So yes, decided we’d all trot down to Eleclerc and it’ll be fun – the older two could have their lists and enjoy the whole process of picking out their folders, agenda’s etc. Yes, if fun is a fully fledged melt down by myself and my daughter, who at one point tossed her folder onto the floor, flung her crossing off the list pen at my feet and proclaimed that how an earth did she know what to get. She had a fully translated list and has been to school using these supplies for a year which, of course, was pointed out in a less than sympathetic tone.

“You’ve been doing this for years” she said. Cue argument on my knees, on the floor in E-leclerc, going through her basket whilst totally losing my shit and saying “what the years of being here for like 15 months!? I’ve even translated it how an earth don’t you know what this is….” To be fair, whoever came up with these different types of stationery needs locking up in a mental institution worse than the one in the film above. No one needs a folder that has elastic at the end – you just need a wallet. Job done. No one needs a flimsy piece of paper that acts as a sleeve for test results. Again a frigging wallet will do.

Not only that, a pre pep talk on how to get the stationery (think of the scene with Monica in Friends, picking out her wedding dress in the sale) they were all instructed to take into consideration the price of things. Cue daughter popping in the most expensive pritt sticks into her basket. Cue me losing my shit again.  The only person that was calm in this whole tortuous affair, was the little fella, who was happily crossing off stuff from his list. A lot smaller I might add and feeling a lot less anxious about his return to school having not spoken French for 8 weeks.

Mr Normandy had taken the best course of action and waited outside on a bench. Although he got it with a bit of seething unspoken jealously on the way home.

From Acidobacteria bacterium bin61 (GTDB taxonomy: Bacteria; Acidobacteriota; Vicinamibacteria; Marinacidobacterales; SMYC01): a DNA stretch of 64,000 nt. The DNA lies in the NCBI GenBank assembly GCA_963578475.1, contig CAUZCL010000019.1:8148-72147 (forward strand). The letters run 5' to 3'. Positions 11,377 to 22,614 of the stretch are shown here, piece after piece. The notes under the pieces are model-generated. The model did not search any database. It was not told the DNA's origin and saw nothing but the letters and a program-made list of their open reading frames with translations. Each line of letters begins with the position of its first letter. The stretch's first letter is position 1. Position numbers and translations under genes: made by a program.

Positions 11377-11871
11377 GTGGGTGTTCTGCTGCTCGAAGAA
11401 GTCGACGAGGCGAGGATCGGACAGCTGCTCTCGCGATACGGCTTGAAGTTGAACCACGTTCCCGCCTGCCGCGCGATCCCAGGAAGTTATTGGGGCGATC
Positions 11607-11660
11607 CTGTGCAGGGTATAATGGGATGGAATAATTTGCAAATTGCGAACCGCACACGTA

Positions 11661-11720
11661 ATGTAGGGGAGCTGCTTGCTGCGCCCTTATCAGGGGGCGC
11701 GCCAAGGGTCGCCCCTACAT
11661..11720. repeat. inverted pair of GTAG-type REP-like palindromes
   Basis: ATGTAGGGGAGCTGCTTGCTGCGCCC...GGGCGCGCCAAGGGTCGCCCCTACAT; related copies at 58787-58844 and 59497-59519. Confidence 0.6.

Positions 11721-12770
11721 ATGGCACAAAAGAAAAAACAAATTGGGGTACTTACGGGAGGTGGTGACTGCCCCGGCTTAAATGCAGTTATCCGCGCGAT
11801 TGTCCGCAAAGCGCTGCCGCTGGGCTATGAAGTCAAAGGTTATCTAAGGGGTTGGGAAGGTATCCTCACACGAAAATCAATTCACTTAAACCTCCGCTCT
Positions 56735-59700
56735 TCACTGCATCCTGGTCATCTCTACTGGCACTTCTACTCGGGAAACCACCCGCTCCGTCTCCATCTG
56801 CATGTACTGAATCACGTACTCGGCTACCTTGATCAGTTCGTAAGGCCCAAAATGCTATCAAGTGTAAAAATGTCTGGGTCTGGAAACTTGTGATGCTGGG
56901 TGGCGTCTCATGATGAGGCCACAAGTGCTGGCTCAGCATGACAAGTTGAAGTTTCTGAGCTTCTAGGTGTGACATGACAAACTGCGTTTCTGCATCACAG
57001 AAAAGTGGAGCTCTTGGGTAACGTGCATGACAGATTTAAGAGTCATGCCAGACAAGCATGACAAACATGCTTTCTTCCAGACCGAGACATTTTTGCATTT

The supplies aside – rentree really is a happy time! Honest. You’ll see news footage, interviews on the radio and adverts lots of adverts for getting into shape. Much the same way you’d see them in January. It’s a new start. A fresh start. It’s time to join the gym, join a class and get into shape.  Whilst there is a sad resignation the holidays are over, there is also a positive feeling in the air.

January is such a bleak time to embark on a diet and resolutions. The weather is normally crap and most people just want to hibernate in a permanent state of depression and not look at their Christmas credit card bill.

I would go so far as to say it is the French version of a UK Christmas. In France, Christmas starts in December (what when it’s meant to start?) not August and is a humble affair compared to the UK.

So I for one am loving the spirit of the rentree – what do you think of the rentree? What do you like to do once the kids have gone back to school – apart from having a large gin?

You have been reading…. Our Normandy Life!

2 thoughts on “What Is The Rentrée?”

  1. La rentrée is such a big deal in France! I used to love getting new stationery , new clothes, new shoes and a new school bag. Apparently parents get a ‘prime de rentrée’ to help with the cost. You are right to say that it was a bit like Christmas.


    1. I never realised this until we lived here. I have got right into it too. Yes they do get that it can be approx 1,000 euros for 3 children per year. I think it’s better than Xmas!